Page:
Will the FDA ever get DTC guidelines right?

There was a time when people would run off to their doctor to ask for an advertised prescription drug.  Those days are pretty much over.  Today, as research continually shows, people do their homework before asking about a prescription drug and with so many drugs being marketed for the same health conditions, many people are just not willing to go through the hassle of switching meds unless there is a clear benefit or lower cost.

Fair balance within TV ads is a waste of time and money.  What the FDA fails to understand is that patients are smart enough to do their homework BEFORE requesting an advertised drug.  Today DTC ads drive people online to learn more before driving them to their doctor to ask about/for the medication.

A lot of the consulting that I do is to provide brands with a dashboard around social media conversations with implications and reach.  The conversations are happening and a lot of them are based on inaccurate information, but too many drug companies are staying out of the conversation because they are afraid of repercussions from the FDA.  The idea that drug companies need to provide fair balance on social media is dated.  It should be one click away.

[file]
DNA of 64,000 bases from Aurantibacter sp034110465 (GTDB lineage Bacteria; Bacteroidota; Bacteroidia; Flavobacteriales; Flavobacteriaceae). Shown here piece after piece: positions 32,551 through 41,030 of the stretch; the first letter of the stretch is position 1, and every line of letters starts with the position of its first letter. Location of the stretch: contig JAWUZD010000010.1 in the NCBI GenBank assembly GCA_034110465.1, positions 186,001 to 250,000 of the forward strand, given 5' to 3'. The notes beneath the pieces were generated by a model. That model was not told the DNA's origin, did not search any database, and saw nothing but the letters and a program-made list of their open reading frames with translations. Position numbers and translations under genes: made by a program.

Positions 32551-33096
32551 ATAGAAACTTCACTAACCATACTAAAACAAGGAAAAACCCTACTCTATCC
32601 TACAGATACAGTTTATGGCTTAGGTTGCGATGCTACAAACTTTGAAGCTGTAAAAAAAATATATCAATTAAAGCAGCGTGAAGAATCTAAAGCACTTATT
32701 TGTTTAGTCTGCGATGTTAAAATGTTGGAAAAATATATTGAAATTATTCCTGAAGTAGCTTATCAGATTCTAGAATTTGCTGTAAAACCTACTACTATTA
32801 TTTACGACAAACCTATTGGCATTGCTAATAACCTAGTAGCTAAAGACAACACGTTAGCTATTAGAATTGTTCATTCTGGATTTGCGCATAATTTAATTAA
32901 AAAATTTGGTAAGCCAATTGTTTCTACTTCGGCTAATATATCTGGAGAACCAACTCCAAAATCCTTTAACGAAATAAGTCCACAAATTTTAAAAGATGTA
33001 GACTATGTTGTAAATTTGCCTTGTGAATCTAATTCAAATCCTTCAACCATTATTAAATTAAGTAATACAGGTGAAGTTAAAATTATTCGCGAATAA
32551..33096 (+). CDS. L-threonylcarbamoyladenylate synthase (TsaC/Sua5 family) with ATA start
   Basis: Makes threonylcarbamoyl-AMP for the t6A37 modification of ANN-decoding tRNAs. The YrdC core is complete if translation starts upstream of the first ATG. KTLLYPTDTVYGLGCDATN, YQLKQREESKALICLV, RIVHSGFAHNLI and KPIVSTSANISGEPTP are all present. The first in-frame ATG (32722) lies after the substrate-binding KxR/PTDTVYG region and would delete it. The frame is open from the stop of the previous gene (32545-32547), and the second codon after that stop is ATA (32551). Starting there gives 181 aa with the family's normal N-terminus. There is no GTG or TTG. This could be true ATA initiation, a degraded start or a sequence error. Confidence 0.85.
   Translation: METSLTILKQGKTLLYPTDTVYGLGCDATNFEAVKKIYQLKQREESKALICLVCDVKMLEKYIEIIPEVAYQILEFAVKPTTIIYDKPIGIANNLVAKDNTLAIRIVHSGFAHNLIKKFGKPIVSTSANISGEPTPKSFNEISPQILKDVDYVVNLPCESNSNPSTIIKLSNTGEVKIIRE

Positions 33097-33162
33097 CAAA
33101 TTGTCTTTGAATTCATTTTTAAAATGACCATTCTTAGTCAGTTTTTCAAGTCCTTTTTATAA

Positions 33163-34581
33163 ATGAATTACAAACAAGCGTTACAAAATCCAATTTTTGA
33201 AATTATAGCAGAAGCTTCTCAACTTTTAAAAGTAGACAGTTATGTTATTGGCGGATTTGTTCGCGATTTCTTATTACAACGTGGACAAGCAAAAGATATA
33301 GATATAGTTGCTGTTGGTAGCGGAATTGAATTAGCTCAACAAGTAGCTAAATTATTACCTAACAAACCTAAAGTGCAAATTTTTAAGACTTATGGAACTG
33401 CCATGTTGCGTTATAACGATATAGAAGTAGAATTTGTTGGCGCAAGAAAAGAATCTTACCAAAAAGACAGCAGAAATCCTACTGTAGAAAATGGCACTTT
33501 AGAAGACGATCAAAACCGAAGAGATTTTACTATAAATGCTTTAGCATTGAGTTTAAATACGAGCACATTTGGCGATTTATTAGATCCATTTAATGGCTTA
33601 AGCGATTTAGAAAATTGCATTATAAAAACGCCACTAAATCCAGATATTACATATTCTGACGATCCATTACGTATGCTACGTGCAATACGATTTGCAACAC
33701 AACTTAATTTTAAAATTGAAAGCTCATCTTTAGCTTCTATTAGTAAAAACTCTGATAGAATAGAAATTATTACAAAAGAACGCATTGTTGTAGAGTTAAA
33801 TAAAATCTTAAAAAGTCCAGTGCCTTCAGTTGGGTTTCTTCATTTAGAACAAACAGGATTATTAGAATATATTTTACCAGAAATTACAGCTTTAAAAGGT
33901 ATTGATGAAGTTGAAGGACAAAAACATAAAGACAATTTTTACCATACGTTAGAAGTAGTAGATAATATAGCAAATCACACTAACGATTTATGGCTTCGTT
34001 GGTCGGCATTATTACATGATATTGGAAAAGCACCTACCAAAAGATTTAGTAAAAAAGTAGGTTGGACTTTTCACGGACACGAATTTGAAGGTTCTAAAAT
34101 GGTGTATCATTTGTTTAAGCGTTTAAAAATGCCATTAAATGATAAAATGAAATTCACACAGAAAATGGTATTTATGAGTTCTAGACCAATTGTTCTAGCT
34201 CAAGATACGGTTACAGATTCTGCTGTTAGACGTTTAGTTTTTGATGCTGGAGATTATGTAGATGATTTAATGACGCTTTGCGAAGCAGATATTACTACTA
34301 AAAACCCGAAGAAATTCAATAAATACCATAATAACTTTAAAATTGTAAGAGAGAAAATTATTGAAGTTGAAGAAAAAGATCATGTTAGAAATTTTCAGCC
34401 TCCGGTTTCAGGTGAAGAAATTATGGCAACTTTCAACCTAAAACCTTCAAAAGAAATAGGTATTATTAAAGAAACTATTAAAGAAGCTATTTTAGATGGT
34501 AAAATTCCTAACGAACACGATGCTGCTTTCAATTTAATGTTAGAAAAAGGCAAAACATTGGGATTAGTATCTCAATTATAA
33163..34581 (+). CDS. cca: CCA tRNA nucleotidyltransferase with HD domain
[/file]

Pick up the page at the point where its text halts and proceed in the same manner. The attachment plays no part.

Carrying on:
Two months ago, in research, I heard that online health seekers still use the safety page on drug websites, but the problem, but they also complained that the safety information was too long and too hard to read.  When asked “where do you go for drug side effects” the prominent answer was “social media”.  We asked about the credibility of health information within social media and online health seekers were basically split.  Some said they trust the info, but would do more research while others said they would use what’s being said to help them make treatment decisions.

Drug companies owe it to online health seekers to be part of the query for health information online.  By providing credible sources of health information and talking to patients one-on-one they can start down the road to earning trust.

The FDA needs to recruit DRG Research to come in and present their data so they can better understand the real world factors that influence patients’ health choices.  Until they do, guidelines will continue to remain stuck in the past.

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